The raging whitewater (at least at 300 cfs) below the dam was quite a sight. Cooler still was a large fish (salmon? carp?) that tried hopelessly to swim upstream it. I saw this shadowy shape try twice before it disappeared beneath the waves.
The 800 feet of riffles and light rapids between the dam at Veterans Park and Richmond Road were certainly fun too but less of a challenge. And then finally that drop at the low-head dam on Turtle Creek was a great adrenaline rush. After all that it was high time to crack open a cold beer and relax in the hot sun, adrift in the wildlife watching turtles (aptly) and herons, my ears dialed in to the surround sound of songbirds. To be sure, there will be light riffles here and there for the next 5 miles, but they’re all easy teases.
The Turtle Creek Wildlife Area is positively lovely, and you’ll certainly delight in the natural landscape disrupted only three times by tasteful barns. Here and there, the land will rise gently in sinuous curves, always on the right. They punctuate the otherwise flat landscape with pleasant waves. After the bridge at Highway 11 the creek will narrow, pass an attractive ridge on the right and you’ll encounter a cluster of obstructions once or twice. It isn’t unsafe but you’ll need to have good boat control to avoid snagging on a stray branch or log. The takeout at School Section Road is not developed, but there’s a worn footpath on the left at the upstream side of the bridge. The only trick is, because the current picks up some speed here, you will need to paddle hard to the left bank to avoid missing the takeout.
What we didn’t like:
Swan Creek is so alluring but probably not worth the potential nastiness. This was unrepresentatively high so I can’t speak to its character at lower, more normal water levels. But I’m confident that the 3-mile section from County Road O to Washington Street would require a lot of cleaning up. I’m loath to let an alluring prospect go but sometimes practicality gets the better of me (it’s rare, but it happens).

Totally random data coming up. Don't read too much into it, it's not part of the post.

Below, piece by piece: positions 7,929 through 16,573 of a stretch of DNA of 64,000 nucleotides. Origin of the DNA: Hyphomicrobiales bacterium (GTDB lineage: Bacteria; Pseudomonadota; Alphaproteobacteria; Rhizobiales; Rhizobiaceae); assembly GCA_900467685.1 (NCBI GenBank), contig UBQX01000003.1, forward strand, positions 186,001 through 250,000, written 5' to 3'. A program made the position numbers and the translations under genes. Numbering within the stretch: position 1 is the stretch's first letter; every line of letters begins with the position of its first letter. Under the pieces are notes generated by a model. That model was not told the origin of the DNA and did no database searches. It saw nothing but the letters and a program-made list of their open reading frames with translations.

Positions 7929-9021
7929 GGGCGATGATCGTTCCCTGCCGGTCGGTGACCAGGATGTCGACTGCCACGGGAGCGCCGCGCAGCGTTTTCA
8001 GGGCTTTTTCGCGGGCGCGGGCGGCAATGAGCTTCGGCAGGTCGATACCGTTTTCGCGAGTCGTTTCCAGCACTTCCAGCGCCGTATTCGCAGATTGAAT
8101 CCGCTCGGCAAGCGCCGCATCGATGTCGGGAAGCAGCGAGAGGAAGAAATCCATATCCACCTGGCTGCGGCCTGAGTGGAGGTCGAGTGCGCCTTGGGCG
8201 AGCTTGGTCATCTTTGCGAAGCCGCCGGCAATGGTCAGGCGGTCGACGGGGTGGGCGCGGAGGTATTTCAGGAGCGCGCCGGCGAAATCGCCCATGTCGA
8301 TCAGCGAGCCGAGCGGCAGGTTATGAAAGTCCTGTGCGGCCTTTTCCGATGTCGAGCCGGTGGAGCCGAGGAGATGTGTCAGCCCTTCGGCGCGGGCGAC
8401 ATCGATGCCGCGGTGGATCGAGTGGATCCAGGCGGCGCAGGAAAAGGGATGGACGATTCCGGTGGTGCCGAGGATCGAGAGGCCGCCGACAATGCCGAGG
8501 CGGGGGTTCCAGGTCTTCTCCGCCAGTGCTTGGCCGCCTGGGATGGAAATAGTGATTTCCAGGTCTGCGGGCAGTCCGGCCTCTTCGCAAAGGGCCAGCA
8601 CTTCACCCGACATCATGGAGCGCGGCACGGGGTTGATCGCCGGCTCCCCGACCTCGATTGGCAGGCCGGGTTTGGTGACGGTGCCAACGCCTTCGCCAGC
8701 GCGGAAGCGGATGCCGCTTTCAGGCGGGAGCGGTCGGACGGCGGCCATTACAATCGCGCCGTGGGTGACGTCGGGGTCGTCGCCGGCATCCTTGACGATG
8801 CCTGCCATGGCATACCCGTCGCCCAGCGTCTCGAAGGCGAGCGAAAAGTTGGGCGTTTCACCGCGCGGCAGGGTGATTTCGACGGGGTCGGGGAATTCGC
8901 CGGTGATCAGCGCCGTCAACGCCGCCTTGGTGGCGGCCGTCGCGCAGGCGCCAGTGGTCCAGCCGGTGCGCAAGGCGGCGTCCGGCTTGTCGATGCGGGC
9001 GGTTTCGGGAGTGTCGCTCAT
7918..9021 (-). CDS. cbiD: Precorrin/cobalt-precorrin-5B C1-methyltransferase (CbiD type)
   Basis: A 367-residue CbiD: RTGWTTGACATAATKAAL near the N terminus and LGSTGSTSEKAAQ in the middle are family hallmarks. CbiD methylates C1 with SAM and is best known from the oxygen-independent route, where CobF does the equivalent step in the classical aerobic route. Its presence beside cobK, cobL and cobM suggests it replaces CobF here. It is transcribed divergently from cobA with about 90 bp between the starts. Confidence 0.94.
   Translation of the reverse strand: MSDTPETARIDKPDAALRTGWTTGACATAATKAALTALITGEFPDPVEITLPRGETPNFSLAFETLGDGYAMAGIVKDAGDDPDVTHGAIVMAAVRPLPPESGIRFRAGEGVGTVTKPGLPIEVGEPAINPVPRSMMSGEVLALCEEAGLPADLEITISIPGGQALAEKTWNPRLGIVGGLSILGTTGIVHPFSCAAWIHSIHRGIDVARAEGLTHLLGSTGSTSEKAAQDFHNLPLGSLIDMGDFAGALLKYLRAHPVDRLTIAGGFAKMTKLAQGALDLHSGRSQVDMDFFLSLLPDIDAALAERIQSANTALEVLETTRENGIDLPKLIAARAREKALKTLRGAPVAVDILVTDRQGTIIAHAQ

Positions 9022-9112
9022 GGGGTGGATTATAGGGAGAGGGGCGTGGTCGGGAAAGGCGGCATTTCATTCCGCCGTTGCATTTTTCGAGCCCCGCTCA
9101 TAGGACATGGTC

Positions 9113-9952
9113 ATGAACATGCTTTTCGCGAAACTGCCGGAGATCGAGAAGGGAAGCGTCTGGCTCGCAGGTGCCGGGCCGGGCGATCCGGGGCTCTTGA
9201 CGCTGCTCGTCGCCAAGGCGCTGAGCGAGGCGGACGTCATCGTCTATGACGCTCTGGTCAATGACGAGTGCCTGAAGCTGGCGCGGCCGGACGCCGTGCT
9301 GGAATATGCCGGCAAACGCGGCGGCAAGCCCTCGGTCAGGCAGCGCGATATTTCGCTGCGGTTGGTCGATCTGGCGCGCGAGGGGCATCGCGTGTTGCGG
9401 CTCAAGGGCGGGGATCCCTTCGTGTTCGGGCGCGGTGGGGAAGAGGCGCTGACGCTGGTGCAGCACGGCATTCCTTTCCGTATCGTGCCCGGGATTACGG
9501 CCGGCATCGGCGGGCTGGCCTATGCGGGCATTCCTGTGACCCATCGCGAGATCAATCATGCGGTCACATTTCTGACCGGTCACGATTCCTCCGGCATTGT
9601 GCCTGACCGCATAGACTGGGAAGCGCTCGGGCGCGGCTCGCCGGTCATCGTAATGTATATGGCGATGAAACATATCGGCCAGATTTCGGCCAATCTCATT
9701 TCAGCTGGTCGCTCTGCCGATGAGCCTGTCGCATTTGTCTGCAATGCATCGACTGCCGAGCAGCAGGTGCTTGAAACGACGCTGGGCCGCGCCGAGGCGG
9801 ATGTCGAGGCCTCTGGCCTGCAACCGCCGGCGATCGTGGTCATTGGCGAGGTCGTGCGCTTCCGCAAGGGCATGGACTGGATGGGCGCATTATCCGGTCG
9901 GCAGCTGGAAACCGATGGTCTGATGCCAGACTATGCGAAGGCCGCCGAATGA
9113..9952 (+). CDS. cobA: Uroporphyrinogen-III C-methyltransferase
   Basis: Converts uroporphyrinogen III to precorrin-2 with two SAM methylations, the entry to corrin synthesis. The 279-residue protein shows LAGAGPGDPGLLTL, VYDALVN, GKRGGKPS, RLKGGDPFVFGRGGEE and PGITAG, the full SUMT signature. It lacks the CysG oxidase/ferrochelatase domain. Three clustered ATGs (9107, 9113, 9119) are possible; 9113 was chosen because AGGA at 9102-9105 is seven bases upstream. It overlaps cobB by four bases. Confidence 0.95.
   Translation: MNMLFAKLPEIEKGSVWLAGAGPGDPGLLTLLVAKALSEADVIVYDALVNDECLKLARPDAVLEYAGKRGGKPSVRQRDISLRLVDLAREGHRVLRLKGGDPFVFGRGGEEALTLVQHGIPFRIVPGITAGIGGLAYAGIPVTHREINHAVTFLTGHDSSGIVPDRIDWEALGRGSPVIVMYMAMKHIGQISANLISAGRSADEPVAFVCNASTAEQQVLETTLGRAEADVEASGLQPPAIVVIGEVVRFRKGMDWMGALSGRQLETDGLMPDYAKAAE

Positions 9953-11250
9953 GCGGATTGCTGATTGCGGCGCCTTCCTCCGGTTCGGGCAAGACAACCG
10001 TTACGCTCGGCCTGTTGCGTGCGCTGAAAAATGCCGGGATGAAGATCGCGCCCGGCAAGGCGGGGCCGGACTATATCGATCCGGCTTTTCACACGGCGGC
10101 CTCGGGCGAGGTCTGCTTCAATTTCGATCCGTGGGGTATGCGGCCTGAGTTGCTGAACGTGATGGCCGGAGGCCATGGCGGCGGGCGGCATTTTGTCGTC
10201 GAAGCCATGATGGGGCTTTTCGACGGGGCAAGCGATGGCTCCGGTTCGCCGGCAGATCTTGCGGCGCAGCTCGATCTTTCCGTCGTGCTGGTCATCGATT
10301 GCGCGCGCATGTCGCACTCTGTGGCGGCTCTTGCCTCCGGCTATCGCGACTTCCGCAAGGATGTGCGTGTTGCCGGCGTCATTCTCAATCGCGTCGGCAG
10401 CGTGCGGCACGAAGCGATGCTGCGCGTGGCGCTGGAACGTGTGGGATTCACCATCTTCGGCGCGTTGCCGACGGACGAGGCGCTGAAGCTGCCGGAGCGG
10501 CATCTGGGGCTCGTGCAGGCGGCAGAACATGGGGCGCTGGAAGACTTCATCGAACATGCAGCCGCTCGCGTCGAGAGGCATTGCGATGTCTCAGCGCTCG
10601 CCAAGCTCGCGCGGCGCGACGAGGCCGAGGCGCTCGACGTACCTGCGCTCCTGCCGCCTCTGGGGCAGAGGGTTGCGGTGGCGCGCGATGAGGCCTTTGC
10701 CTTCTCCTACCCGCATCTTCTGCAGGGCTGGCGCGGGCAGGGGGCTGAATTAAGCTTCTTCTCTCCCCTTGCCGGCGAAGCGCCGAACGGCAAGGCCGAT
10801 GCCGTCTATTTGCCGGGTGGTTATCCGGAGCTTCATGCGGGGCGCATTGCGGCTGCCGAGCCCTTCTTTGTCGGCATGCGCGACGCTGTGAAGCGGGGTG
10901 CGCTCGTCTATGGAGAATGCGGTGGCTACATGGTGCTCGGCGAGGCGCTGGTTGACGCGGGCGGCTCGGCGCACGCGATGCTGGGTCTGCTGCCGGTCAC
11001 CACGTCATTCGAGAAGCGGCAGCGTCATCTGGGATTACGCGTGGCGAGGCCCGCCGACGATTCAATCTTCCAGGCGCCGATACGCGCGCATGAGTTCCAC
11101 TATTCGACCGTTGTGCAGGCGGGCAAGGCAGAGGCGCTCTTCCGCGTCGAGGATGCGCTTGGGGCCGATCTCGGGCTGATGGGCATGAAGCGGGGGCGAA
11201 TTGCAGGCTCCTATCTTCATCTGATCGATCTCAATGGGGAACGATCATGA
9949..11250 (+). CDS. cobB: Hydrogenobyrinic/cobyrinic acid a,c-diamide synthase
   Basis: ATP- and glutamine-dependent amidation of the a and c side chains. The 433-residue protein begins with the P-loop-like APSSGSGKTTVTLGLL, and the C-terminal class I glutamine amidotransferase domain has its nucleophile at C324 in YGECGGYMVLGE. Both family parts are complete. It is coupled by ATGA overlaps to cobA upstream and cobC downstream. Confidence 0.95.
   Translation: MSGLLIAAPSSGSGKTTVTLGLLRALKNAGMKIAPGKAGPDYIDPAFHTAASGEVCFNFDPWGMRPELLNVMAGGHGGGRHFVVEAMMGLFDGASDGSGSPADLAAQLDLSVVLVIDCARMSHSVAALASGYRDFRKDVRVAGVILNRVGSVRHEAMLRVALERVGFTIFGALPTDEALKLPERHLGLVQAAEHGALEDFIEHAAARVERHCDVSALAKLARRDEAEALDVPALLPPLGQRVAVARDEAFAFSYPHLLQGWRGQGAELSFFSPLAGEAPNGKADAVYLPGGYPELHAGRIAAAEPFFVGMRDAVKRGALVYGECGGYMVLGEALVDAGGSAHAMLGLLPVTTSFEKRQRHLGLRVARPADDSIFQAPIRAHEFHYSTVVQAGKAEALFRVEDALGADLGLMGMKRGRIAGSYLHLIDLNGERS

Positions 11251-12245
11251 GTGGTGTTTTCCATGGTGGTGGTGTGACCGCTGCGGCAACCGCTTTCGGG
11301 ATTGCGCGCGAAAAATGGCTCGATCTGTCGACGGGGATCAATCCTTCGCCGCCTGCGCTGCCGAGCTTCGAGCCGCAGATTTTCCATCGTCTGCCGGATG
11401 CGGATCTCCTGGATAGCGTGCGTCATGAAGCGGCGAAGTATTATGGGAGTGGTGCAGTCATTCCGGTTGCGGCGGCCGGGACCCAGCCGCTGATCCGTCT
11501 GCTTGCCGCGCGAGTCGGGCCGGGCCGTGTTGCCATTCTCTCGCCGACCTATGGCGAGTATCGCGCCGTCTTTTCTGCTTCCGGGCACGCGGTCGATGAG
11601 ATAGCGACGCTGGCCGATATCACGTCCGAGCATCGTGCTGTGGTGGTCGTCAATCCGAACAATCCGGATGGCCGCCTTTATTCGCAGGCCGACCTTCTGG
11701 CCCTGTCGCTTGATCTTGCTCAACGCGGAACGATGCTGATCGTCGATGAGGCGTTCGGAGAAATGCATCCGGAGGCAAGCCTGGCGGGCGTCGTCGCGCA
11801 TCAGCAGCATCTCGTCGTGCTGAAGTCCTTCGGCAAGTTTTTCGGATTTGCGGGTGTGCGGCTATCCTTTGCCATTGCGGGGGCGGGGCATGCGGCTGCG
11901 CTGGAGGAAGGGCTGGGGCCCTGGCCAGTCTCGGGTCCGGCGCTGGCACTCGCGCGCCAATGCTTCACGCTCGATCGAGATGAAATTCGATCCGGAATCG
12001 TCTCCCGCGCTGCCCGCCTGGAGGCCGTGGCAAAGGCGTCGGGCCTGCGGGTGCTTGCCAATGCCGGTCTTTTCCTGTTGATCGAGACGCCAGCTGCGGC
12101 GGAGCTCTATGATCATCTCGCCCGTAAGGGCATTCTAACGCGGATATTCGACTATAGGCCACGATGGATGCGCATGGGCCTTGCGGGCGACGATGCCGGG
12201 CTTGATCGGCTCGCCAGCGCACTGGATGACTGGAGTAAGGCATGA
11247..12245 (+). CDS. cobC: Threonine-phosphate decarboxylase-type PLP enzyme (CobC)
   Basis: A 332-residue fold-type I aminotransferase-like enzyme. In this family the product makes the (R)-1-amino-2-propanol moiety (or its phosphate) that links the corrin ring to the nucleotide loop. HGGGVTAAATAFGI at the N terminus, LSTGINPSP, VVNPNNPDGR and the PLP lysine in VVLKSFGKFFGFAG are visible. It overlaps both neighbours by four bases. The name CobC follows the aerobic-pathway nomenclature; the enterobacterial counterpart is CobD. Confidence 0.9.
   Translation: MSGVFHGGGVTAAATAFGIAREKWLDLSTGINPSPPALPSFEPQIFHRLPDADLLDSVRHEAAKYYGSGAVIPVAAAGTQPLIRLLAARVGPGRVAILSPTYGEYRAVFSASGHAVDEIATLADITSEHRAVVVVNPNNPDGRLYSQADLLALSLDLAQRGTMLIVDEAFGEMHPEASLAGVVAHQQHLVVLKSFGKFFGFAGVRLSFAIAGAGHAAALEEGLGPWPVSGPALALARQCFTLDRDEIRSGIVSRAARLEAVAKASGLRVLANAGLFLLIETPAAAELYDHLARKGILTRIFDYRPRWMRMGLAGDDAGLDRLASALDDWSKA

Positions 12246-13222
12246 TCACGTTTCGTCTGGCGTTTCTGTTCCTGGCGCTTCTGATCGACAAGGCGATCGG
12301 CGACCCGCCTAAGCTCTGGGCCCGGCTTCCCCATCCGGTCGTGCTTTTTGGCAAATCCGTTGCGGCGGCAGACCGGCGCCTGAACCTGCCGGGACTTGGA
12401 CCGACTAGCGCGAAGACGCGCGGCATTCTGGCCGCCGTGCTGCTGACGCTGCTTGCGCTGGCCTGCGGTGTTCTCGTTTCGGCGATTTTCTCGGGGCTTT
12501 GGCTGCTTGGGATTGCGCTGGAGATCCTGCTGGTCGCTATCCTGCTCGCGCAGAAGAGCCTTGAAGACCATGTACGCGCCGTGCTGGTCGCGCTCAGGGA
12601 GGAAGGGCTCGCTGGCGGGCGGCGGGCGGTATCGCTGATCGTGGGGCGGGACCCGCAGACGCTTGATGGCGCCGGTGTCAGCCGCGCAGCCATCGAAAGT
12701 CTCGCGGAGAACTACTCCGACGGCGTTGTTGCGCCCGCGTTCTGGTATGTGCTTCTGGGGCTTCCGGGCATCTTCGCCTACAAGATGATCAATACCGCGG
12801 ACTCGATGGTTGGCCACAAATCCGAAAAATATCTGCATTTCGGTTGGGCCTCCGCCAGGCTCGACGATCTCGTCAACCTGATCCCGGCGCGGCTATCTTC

Unless you’re a hardcore whitewater paddler, just skip the whole dam. It’s an arduous portage and once you re-enter, you have to choose the right channel. Why? Well, let me tell you. I chose the left channel because it looked safer. It wasn’t until I began scraping down a 2-foot ledge, where I thought I had enough water, when I realized my mistake. The trouble is it’s not just inelegant scraping. Turbulent water will come at you from the right, pushing you to the left, where there are lots of strainers and low-hanging branches. You’ll want to paddle to the right to avoid these but doing so moves you against strong current, a conflict of interest. At least twice I nearly tipped over due to these squirrelly conditions. I got lucky, frankly; I easily could have gone under. And then you have to portage around the low-clearance bridge at Richard Road only 800 feet downstream. I just don’t think it’s worth it for recreational paddlers.
It’s unfortunate that to run only the Turtle Creek section you have to confront the low-head dam. I don’t recall there being anywhere to portage around it or just get out to scout. It’s fun to run but there is a safety concern due to the re-circulating current. But there’s nowhere to launch a boat after that point to make doing this trip by itself worth it, since it would only be about 3 miles, some of which is prone to occasional obstructions.
If we did this trip again:
I’d do the short Swan Creek section as a point and play for fun and practice beginner whitewater skills but that’s probably all. I definitely enjoyed this section of Turtle Creek but it’s the least interesting or engaging on the whole stream. I’d sooner paddle the next section of the creek – from School Section Road to South O’Riley Road – if I were in this part of the state again. It’s prettier and has no safety concerns or portaging. Stay tuned for that trip report…
Turtle Creek Overview: Turtle Creek Paddle Guide
Turtle Creek I: Sweet-Allyn Park to Dickop Street
Turtle Creek II: O’Riley Road to Sweet-Allyn Park
Turtle Creek IV: School Section Road to O’Riley Road
Good People: Friends of Turtle Creek
Video: Wisconsin Paddles